Robert Mueller took the special counsel’s job in an era of great political division. As Mueller said in his congressional testimony on Wednesday, it was a “unique circumstance.” Sadly, if not gravely, for the country, Mueller not only undermined American justice, in the process, he fanned the flames of American division for years to come.
May 2017 was an extraordinary time in American history. America was not just deeply divided politically, as the bitter 2016 election exposed. (We have had divisive elections in our recent past.) This time was different. After the 2017 election, far beyond division, Democrats were resisting the results of the election to a degree only surpassed by their reaction to Abraham Lincoln’s election.
How bad was our division? When Mueller took the job in May of 2017, nearly half the country was disposed to believe him and nearly half the country was not only disposed not to believe him, they were convinced there was a conspiracy to unseat President Trump.
That dynamic was not Mueller’s fault when he took the Special Counsel job. However . . .
Mueller willingly took a job in the name of justice under those circumstances. It would not have been an easy task for anyone taking that job to rise above politics and to deliver non-partisan justice.
1. Failed justice. The first Mueller legacy, however, will be that he failed to do his job miserably.
The world knows that Mueller picked 16 Democrats, including some Hillary Clinton's donors, and no Republicans to “investigate” Donald Trump – half the country would say “prosecute” Donald Trump. On its face, obviously that was an injustice – but it got worse. Justice, according to Mueller, meant that Peter Strzok, who openly hated Trump, had to go but those on his staff who openly liked Hillary and donated to her could stay.
The world knows that Mueller requested that his investigation be expanded against Trump but sought no similar expansion related to the obvious crimes committed by those in the Hillary campaign or his friends and associates at the FBI and the DOJ. Indeed, the world knows Mueller’s team ignored multiple Fusions GPS contacts with Democrats – so much so that at one point during his testimony on Wednesday Mueller claimed he did not know who Fusion GPS was. That is not justice.
The report, as many have said, is a report that not only has serious inaccuracies, it excluded exculpatory evidence and was decidedly one-sided. Worse yet, in the process, Mueller ludicrously and dangerously turned all of American justice on its head by concluding he could not “exonerate” President Trump.
Mueller’s attack on the American justice system was not just “unique circumstance,” it was one of the worst prosecutorial abuses in American history – but it gets worse. Mueller’s decision to publicly air “allegations,” after not finding enough evidence, was part and parcel to his prosecutorial abuse. After all, as former prosecutor and South Carolina Republican Congressman Trey Gowdy has said, it is a prosecutor’s job to “indict or shut up.” Mueller chose not to shut up as part of a decision not to undertake a “traditional prosecution.”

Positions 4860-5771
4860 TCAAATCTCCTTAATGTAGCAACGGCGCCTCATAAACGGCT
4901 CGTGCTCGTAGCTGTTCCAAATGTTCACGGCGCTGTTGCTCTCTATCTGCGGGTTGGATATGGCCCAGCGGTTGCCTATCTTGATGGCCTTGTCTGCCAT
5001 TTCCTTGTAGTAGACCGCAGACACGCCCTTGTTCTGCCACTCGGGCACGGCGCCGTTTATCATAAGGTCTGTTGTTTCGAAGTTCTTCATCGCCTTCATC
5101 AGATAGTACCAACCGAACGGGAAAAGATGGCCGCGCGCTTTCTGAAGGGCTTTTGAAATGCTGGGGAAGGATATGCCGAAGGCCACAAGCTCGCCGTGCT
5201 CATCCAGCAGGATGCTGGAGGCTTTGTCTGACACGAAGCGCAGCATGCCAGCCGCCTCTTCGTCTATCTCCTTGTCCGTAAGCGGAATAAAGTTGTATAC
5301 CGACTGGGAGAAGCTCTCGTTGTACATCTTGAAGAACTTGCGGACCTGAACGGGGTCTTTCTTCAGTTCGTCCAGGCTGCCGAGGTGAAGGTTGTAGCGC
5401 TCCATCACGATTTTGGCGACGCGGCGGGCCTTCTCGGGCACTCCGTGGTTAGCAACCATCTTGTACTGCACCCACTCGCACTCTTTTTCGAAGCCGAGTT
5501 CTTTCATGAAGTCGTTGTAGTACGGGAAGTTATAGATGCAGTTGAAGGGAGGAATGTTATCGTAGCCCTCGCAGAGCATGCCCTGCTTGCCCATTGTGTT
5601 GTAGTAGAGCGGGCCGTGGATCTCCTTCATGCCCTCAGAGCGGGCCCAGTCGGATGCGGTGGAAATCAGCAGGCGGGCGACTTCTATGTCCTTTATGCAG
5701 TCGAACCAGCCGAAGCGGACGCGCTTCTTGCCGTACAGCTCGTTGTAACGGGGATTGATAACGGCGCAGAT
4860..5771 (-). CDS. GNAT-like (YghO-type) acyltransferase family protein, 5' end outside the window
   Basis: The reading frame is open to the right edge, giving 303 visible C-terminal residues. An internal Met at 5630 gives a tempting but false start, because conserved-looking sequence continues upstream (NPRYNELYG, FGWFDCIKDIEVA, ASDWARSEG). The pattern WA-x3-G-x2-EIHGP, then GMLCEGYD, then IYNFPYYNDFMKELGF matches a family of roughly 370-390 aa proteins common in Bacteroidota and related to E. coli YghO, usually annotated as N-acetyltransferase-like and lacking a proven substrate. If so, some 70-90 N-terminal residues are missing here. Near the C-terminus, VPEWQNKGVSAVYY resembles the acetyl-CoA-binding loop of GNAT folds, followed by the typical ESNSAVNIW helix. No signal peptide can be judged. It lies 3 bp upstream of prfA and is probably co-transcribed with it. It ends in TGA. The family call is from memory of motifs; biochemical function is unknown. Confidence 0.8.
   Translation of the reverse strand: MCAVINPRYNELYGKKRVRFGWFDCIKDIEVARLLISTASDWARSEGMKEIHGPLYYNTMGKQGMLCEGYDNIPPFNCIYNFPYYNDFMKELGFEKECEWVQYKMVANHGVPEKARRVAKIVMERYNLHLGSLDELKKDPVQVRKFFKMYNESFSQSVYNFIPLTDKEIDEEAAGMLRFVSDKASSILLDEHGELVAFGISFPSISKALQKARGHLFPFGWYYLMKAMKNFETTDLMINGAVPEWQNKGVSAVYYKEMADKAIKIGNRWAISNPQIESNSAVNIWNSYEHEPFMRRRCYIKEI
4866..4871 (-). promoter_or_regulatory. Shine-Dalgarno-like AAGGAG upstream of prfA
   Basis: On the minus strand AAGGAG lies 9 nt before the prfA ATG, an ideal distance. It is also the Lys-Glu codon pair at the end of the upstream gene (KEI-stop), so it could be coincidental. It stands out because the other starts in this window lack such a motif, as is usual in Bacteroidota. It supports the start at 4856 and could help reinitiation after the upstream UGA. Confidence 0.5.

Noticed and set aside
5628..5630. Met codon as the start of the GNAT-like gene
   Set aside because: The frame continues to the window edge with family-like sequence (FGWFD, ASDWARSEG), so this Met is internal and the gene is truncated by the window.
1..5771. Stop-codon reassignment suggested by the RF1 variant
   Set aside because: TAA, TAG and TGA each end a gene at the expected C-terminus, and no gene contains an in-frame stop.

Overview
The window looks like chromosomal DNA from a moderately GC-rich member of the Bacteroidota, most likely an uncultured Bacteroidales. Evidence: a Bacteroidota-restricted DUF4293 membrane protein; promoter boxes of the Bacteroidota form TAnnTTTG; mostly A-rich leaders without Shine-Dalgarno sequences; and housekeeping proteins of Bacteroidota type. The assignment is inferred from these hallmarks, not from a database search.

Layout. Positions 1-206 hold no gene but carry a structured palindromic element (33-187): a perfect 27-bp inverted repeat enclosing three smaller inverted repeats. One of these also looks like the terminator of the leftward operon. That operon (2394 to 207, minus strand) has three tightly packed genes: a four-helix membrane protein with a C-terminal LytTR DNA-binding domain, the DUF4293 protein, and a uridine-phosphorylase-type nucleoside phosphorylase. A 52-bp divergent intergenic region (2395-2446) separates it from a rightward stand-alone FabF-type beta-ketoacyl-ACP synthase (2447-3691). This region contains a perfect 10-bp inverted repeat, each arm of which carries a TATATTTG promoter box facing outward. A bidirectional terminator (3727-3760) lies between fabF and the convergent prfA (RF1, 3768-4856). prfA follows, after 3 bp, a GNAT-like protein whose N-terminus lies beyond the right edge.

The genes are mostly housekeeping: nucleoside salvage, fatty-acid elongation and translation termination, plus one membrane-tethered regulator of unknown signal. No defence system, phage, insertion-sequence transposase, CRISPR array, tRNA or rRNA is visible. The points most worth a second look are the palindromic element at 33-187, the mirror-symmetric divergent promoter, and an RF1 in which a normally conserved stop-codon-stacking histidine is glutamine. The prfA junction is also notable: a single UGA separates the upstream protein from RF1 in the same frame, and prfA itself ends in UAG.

Also, in his testimony, Mueller’s repeated and selective refusals to answer questions about the manner in which the investigation/prosecution was undertaken only fuels the suspicions of many that Mueller’s efforts, and that of his biased team, were partisan.
In the final analysis, Mueller had a chance to be Solomon but turned out to be just a partisan.
As Special Counsel Robert Mueller had a chance to be Solomon but instead he turned out to be just a partisan.
So where does of that leave us going forward?
2. With a wounded legal system.
Years ago, Bill Clinton damaged the American legal system by lying under oath and getting away with it in a very public manner. Under Clinton, it was clear that “under penalty of perjury” had lost much of its meaning. The Mueller team’s use of the standard that they could not exonerate is not forgivable, or as Ken Starr said, it was “a terrible offense against our constitutional system.”
America can rise above that abuse – but Mueller’s actions remain a grievous prosecutorial abuse that must be corrected.
3. No one’s mind will have changed. The hearing and Mueller’s failures are not going to convince anyone differently than what they already think. The Democrats aired Mueller's report for their base. On the other hand, Mueller’s performance, from day one, including his answers or lack of answers to Republican questions, justified the skepticism of Republicans that justice was done.
In other words, the hearings played to the Democrats base and angered the Republican base. Status Quo.
All of which leads us to this conclusion.
4. Expect greater division in America. No one who watched the Mueller hearings this week could possibly conclude that there was common ground between Republicans and Democrats about the issue of Donald Trump and the so-called Russia investigation.
That division was unquestionably fueled by Mueller’s prosecutorial abuse and will not end the Mueller hearing. To the contrary 2020, in significant part, will be about:
(a) whether Trump obstructed justice, or
(b) did Mueller, the FBI, and DOJ seek to undermine if not illegally attempt to nullify the election?
Tom Steyer’s commercials about impeachment that ran during the Mueller hearing is contemporaneous proof of that. Indeed, the hearing themselves and the promise of more investigations by the Democrats are proof of that.
So, at the end of the day, America is worse off today than it was before Mueller started his job.
It is more divided than it was before Mueller started his job, and importantly, as a result, the likelihood that 2020 will resolve these issues was also diminished.